179

conclude at restoring the working horse stock, a significant acreage of fields is bounded to produce this domestic energy. Beginning with the present situation, securing the businesses of the few most hard-working farmers and large estates isn't interesting; they will survive anyway. The protection of small, and particularly the smallest, family farms is essential. Exactly likewise a bank, office and industrial company must guarantee a living for also the slow and unskilled employees, it is focal that a minimum livelihood is secured for also the slow and slacking master and mistress of a small estate or cottage farm. Half of every population are always people more inefficient and less handy than on average. Society's functions must always be constructed according to the weakest citizen. In a global survey, shortage of crops, food, the hunger is knocking on our door very soon: we all are familiar with these statistics. It has to be kept in mind that even now the conditions of agriculture are worse in a major part of Earth (for example, the whole continent of Africa) than they are in Finland. On a global scale, Southern Finland is excellent area for cultivating crops, Central- and to an extent, Northern Finland as well, are outstanding for animal husbandry. Also this global point of view is strongly for the Finnish society to concentrate on agriculture. Products of forest economy (paper!) are not necessary at all, food is. The present climate prediction promises diminishing of the world's granaries by drought, wind erosion and the rising of the sea level. On the contrary, increased harvest is expected for Finland. Even after the concept of overproduction has ceased, the possible surplus of nutrition will be very wanted on the global market in the future. It follows from these grave facts of the world's nutrition balance that EU must adapt to the Finnish agriculture, and not the opposite way. EU's current policies of societal- as well as agricultural politics are on a badly retarded level. If there will be no adjusting to the facts, the fatally harmful directives have to be systematically left disobeyed or in the worst case, it must be detached from the society. In Mustiala 30/3 1996 Translated 28.9.2006

Can We Survive? - A Certain Model Of Controlled Future
Mankind, the human species, seems to have reached its end. We are in the midst of ecocatastrophes, in the eye of the storm. No natural scientist or serious futurologist likely has promised more than 30-100 years of remaining time. A case of their own are the ordered researchers hired by the fanatical business world, who cry their screams as a small minority of world science. The human language does bend into as insane claims as possible: it is easy to say that the sun rises from the west and sets to the east.
180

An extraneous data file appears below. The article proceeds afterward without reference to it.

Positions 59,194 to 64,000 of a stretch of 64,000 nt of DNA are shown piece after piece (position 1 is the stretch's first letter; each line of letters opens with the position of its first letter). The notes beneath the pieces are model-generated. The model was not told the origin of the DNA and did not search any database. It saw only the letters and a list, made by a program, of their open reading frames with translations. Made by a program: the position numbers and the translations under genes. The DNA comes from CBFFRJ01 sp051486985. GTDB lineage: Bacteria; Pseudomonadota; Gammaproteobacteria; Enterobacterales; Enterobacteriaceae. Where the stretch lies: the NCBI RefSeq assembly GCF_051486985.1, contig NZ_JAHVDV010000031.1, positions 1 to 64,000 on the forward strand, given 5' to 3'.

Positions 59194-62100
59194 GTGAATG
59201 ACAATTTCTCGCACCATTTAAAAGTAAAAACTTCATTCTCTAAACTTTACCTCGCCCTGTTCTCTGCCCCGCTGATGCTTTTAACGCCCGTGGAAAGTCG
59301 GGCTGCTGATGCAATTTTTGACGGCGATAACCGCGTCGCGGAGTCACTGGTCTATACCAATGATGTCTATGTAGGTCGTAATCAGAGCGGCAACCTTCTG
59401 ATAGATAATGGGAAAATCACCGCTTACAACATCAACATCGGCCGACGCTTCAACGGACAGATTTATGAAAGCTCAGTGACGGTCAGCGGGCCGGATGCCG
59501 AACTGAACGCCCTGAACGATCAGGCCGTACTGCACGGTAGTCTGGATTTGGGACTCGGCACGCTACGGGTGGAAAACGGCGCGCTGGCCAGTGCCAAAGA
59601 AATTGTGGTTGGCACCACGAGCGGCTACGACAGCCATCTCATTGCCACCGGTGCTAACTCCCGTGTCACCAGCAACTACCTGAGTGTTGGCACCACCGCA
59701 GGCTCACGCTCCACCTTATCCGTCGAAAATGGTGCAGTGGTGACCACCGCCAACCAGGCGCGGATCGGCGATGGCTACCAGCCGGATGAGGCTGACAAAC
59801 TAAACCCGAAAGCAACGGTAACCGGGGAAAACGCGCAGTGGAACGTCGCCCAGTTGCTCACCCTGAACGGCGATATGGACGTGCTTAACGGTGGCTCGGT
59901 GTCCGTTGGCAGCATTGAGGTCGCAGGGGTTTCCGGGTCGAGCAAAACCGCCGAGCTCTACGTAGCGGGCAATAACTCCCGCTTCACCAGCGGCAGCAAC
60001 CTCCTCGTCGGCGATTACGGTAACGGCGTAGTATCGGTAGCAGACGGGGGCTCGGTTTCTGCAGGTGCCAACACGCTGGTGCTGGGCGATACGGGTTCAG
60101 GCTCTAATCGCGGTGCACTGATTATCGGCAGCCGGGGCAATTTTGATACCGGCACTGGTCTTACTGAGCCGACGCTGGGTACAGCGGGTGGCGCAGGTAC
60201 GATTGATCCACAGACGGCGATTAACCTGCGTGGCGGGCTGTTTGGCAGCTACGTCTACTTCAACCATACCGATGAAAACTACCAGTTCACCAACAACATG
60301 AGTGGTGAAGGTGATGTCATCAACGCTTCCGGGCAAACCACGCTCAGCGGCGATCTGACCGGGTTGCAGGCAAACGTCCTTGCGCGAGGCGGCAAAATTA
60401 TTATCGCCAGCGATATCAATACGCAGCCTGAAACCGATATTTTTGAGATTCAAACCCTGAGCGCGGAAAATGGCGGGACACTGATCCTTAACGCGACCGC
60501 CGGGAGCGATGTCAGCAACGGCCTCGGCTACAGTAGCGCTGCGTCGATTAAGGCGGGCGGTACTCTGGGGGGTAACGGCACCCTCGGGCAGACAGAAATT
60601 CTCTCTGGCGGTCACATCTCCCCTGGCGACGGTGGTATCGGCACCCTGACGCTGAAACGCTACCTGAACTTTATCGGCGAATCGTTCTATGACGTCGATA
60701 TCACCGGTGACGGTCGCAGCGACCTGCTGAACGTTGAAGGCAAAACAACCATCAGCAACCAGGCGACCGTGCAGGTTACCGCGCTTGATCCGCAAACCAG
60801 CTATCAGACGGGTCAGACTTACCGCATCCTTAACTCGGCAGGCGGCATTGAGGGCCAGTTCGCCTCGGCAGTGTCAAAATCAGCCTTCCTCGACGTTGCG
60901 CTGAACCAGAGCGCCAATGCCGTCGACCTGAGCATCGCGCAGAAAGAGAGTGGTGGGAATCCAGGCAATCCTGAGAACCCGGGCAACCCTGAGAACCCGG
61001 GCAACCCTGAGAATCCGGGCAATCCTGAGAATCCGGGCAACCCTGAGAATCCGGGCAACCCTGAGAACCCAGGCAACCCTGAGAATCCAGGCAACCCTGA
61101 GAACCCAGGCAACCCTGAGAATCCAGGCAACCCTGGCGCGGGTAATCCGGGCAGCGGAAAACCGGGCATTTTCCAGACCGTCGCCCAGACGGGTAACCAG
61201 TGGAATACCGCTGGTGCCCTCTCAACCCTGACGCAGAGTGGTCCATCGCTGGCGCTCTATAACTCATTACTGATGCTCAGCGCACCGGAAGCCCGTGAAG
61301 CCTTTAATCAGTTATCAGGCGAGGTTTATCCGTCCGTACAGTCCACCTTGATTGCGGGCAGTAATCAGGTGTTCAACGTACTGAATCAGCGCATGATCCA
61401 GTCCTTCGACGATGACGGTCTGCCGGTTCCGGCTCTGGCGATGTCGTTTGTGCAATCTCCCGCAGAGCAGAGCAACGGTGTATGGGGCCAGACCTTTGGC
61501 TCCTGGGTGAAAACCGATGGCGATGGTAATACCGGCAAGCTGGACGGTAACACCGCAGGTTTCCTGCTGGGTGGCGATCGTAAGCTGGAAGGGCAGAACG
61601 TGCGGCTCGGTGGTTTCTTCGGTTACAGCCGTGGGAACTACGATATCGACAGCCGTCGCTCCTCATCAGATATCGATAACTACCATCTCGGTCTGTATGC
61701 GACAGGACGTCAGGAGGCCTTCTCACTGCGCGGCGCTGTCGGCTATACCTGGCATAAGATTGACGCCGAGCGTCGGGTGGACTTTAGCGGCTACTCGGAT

There are plenty of severe warnings. When individual biologists, population scientists, philosophers or thinkers get their own bloody warnings into the public, when a hundred Nobelawarded scientists compose a declaration, which deems that economical growth must be immediately halted. In the process of reality, the most wretched vein is of course the extinction wave of organisms, which has been running on massively for decades, and is continuously gaining speed. It can be said that doomsday omens are old news already. At this century they are completely different from older predictions, which were based on intuition or revelation. The modern prognoses are founded on scientific facts, observation data, calculations, figures. They aren't older news than a full or a half century. The actual point is that mankind or a nation (I mean the Finnish one now) does not react to this information in any way, or at all. In media, news of the end of the world are drowned in the incomprehensible opulence of news material. Even though news concerning the gradual dousing of life are really the only significant news, the only ones under which all other human aspirings are subject to, they never reach the largest headlines. The greatest of titles and the most enormous of space is reserved for unbelievably indifferent rubbish: Diana, Clinton, Sundqvist, Vennamo and so on. And foremost of all, the decision maker in politics and business life talks and acts as if there was no threat to life. As a man aware of the conditions of life observes the undertakings of the minister, president or general manager, he doesn't know if a flabby loony or an altogether ignorant brat was a more fitting comparison. Everyone can test the ordinary citizen by asking the question: how do you take into account the endangering of life in your everyday life? A bewildered stuttering is the answer. All the elements of a collective suicide are perceptible in the society. Menacing, or already occurring ecocatastrophes at ground, water and air are multiple, and besides, they cross and amplify each other. I'll take only one among the many as an example: the climate change, which we perceive with our own eyes to proceed faster than any predictions do. In short, what follows the warming up of climate is the submerging of wide, fertile coastal plains under the sea level, and most importantly the destruction of the world's most essential crop cultivation areas by drought. Then again, in the North - like in Finland - harvests seem to grow, although the lack of direct sunlight may compensate for the rise in temperature. But the massive increase in rainfall prevents harvest both by machines and handwork. According to another scenario, the Gulf stream will change its course, and Finland along with its neighboring regions shall change into tundra. There are no other scenarios. We know that the governments' ostensible awakening to the reality of climate change has produced spectacles like the conferences of Rio and Kyoto. Against their buffoonery, business making and cynical swindling there are the calculations of climate researchers and ecologists, which say that to actually stop the climate change would require reducing emissions to ten per cent of what they are now. Also other stopping programs of various ecocatastrophes arrive to the